The relationship between ions, water, and the electrical properties are fundamental to our understanding of cellular function. This paper is primarily directed at reviewing the theoretical explanations for the changes in cellular potential and ionic composition which are associated with early postnatal development of skeletal muscle. The findings are: (a) a two-fold reduction in tissue hydration and a significant reduction of the diffusive motion of cellular water; (b) ten-fold decrease in cellular sodium; (c) six-fold decrease in tissue chloride; (d) the concentrations of intracellular potassium, and of extracellular sodium, potassium and chloride were constant; and (e) the cellular potential changed by 55 mV. A review of the literature concerning the physical state of potassium and water is made. The theoretical explanations of these findings are evaluated in terms of the classical membrane theory and the association induction hypothesis.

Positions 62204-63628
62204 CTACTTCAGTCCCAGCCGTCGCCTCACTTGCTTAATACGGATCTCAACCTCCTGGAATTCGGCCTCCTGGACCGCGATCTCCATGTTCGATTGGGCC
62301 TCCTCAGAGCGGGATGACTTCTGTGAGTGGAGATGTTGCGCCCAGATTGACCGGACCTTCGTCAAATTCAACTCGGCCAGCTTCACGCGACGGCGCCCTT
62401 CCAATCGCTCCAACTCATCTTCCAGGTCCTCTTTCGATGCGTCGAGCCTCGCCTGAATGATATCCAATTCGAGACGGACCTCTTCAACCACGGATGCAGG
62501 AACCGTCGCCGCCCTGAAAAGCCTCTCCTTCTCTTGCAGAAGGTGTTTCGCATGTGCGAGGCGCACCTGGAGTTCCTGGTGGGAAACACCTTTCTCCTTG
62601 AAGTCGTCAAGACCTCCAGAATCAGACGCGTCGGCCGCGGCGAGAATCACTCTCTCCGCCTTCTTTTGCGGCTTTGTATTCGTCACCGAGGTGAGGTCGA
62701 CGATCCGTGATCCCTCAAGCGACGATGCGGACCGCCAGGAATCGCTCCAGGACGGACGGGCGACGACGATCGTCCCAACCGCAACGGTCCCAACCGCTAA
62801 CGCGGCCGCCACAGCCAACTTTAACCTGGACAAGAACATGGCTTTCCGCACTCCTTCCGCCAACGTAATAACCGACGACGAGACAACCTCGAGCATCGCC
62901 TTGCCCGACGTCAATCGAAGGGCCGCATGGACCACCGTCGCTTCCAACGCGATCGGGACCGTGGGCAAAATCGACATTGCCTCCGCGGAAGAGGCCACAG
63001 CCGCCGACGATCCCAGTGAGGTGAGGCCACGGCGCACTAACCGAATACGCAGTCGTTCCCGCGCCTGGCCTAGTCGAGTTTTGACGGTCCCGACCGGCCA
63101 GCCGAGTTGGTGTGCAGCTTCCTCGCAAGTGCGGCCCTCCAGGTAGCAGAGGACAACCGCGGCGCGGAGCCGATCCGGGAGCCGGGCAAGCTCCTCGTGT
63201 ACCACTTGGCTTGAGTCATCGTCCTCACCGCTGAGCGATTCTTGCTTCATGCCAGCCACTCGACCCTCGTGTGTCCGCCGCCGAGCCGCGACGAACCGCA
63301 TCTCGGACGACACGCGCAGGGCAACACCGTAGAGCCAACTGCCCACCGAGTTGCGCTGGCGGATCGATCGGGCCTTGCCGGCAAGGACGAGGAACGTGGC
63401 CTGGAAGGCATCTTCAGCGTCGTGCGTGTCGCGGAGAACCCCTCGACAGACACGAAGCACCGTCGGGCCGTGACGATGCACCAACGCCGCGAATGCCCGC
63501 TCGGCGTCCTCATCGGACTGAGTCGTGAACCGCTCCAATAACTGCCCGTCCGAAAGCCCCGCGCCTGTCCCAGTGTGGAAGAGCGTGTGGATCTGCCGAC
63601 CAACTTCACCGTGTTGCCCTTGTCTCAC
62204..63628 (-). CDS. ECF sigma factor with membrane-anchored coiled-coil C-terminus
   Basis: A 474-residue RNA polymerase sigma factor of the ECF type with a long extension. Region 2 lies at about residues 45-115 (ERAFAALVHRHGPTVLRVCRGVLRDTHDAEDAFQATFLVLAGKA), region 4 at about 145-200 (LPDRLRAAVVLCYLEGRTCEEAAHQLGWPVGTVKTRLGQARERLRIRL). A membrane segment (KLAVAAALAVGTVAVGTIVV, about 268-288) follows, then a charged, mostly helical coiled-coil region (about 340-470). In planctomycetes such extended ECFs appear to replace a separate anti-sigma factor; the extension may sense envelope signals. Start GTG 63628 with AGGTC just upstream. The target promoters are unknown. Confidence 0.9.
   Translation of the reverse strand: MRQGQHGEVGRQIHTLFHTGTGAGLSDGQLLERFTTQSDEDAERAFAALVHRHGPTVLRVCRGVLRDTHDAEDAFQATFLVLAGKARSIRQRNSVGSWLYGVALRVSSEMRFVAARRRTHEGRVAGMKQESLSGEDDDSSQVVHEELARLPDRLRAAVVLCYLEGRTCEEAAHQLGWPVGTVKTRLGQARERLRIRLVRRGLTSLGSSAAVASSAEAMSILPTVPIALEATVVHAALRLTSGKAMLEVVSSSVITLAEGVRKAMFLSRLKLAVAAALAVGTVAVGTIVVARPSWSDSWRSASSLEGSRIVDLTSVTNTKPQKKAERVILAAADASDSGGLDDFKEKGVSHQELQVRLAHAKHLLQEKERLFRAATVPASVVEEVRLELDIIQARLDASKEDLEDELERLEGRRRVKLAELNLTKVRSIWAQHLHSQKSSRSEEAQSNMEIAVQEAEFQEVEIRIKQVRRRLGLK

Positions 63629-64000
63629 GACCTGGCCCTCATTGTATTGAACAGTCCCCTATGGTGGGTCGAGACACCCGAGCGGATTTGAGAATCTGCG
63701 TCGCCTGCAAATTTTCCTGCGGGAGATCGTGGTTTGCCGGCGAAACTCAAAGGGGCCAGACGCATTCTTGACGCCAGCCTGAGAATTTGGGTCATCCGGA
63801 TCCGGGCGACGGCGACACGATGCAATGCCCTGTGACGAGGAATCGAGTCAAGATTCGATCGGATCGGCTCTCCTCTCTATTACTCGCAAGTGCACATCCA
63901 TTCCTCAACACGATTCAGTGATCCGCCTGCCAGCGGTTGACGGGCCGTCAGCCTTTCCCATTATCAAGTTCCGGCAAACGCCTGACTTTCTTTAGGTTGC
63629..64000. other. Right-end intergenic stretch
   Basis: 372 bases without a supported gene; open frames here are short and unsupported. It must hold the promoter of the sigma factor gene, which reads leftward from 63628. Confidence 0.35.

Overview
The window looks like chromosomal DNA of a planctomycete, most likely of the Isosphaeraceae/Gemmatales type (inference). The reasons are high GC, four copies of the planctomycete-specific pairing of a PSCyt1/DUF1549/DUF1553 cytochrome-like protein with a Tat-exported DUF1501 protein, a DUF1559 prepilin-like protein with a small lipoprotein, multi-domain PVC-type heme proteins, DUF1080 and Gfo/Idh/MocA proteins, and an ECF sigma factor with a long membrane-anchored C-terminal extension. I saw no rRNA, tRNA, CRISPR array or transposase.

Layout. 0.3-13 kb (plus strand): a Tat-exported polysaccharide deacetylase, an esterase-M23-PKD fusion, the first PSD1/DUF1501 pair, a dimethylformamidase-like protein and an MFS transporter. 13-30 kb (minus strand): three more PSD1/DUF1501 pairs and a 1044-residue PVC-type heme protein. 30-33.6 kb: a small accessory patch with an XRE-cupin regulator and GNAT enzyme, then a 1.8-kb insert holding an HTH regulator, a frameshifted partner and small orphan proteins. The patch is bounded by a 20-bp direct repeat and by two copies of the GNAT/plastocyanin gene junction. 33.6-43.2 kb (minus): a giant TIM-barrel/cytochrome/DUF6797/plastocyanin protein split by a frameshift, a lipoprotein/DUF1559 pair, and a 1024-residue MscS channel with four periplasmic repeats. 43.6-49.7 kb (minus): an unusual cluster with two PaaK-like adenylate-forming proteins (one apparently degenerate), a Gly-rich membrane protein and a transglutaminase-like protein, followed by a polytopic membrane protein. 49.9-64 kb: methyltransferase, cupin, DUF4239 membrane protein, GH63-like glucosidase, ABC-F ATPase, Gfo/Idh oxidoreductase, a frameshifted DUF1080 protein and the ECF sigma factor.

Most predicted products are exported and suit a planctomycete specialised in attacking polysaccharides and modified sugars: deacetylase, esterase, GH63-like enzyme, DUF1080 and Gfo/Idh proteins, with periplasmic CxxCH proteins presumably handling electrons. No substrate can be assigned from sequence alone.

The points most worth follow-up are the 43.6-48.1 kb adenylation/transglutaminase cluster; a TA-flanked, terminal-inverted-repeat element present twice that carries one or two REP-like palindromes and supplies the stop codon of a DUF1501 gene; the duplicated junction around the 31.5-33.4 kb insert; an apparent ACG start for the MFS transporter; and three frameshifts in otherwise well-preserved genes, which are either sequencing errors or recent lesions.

Hazlewood, Carlton F. and Kellermayer, Miklos
"The State of Potassium in Skeletal Muscle and in Non-Muscle Cells,"
Scanning Microscopy: Vol. 4
, Article 25.
Available at: https://digitalcommons.usu.edu/microscopy/vol4/iss2/25